Eight batches of Robitussin Honey CF Max Adult, for day and nighttime, are being recalled over contamination concerns, according to a voluntary recall notice by Haleon, which was posted Wednesday to the US Food and Drug Administration’s website.
No illnesses have been reported as of yet, according to the recall, but immunocompromised people could be susceptible to “severe or life-threatening adverse events” from the microbial contamination. Most consumers shouldn’t be at risk of severe illness, but because the risk of infection “cannot be completely ruled out,” Haleon said, the affected lots are being recalled.
All the recalled products are meant for people age 12 and older for the management of “severe cold, flu and sore throat.” The names of the products are Robitussin Honey CF Max Day Adult and Robitussin Honey CF Max Nighttime Adult. Only select lots of the “honey” Robitussin are being recalled, so it doesn’t affect other medications from the brand.
This recall comes on the tail of news that resulted in some popular cold medicines being deemed ineffective, after a FDA panel in September found that the main ingredient in many over-the-counter medications, phenylephrine, was no more effective than a placebo at helping people feel better. This didn’t affect the safety of those products, but it did result in some pharmacies pulling the medications themselves and overall confusion among consumers. (Robitussin Honey CF Max doesn’t contain phenylephrine.)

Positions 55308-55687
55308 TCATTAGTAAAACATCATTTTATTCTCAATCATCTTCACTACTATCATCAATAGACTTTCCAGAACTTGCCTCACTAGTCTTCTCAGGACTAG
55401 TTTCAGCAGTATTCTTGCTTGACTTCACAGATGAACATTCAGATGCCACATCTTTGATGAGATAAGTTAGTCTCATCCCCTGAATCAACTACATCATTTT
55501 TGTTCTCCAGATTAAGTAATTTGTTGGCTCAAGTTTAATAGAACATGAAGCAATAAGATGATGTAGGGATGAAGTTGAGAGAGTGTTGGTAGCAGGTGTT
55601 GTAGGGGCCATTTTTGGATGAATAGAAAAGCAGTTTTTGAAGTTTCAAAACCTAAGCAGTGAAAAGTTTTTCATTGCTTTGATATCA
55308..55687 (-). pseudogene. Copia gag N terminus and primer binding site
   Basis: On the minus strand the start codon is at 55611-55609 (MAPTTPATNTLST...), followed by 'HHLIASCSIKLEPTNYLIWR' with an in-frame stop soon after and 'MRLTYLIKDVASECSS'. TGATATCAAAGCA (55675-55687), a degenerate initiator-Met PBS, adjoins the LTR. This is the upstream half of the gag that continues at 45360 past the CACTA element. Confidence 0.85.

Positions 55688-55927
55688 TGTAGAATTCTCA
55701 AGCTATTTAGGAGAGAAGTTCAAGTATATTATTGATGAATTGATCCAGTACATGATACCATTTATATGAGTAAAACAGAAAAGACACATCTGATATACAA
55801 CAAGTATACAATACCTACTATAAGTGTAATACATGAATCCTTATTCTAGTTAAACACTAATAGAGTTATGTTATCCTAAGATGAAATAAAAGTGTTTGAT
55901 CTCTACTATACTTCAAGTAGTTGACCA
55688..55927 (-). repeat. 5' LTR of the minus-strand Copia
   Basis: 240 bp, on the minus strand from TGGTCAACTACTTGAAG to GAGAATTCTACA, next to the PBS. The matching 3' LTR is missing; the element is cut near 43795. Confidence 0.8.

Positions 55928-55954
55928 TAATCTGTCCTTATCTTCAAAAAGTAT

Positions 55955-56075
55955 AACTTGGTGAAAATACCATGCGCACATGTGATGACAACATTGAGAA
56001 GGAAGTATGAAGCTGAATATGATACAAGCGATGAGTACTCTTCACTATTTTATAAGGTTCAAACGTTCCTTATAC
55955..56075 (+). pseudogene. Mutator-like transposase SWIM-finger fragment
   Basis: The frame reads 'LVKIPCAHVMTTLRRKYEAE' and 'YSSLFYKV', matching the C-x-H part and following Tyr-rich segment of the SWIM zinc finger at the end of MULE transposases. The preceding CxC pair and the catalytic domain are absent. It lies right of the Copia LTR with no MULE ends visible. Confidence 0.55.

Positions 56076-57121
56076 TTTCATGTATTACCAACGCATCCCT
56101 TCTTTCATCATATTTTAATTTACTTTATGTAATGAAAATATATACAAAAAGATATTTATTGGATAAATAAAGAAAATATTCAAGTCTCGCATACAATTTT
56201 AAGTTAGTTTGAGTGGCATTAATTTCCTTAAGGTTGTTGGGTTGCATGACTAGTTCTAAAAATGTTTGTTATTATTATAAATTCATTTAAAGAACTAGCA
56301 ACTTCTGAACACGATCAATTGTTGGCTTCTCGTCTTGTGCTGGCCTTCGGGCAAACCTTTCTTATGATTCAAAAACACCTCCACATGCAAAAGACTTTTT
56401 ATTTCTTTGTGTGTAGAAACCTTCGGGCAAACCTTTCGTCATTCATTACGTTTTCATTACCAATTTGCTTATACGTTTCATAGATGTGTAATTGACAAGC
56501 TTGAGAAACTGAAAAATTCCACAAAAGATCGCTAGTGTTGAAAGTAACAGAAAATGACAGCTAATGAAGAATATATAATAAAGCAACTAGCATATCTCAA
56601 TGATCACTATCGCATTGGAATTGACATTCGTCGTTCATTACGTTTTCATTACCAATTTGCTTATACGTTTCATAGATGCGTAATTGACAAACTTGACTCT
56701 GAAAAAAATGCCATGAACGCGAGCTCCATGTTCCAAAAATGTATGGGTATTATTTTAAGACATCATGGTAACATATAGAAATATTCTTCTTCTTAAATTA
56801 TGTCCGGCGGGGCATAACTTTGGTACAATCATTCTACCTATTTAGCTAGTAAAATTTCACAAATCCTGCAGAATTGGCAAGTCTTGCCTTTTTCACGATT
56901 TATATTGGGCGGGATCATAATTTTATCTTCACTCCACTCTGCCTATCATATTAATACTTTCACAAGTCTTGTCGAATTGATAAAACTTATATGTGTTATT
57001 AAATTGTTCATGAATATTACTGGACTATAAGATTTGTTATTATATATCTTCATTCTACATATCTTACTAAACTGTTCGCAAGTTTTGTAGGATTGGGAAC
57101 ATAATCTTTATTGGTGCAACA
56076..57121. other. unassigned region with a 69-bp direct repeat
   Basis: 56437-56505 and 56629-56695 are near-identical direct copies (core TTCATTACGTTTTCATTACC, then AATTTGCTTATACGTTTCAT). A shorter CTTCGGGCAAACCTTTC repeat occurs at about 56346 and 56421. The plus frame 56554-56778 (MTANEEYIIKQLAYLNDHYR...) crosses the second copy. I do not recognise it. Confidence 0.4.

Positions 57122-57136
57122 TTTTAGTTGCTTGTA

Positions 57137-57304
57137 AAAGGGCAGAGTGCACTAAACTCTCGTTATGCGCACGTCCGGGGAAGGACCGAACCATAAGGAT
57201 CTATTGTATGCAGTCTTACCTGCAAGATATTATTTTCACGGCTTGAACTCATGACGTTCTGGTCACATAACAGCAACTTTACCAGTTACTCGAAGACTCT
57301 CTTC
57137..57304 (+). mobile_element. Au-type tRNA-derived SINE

Here’s more details on the recall, what to look for in effective cold and flu medicine and natural ways to manage a virus at home.
How to tell if your cough medicine is recalled, and how to find a replacement
The recalled lots of Robitussin Honey have expiration dates ranging from May 31, 2025, to Oct. 31, 2025, and come in either 4- or 8-ounce bottles. The affected lot numbers are:
To find the lot number and expiration date, look toward the bottom of the bottle to find printed numbers next to the label. If the details of your medicine match the information included in the posted recall, don’t use it and call your doctor if you have problems stemming from using the medication. You can also contact the company initiating the recall, Haleon, at [email protected].
The batches of Robitussin that were recalled contain acetaminophen, a pain reliever and fever reducer. The medicine also contains the antihistamine diphenhydramine in the “nighttime” version, and the cough suppressant dextromethorphan in the “day” version. If this medication works for you, you can look for other over-the-counter medications that address whatever symptom you’re trying to treat, or are similar multisymptom cold and flu medications.
However, keep in mind that even though many cold and flu medicines don’t require a prescription, they’re still a drug: always ask your doctor or pharmacist if you plan to take more than one medication, as some ingredients may interact with one another. (It’s also a good idea to check with a doctor before taking an over-the-counter product if you’re already on a prescription medication, or if you’re pregnant.)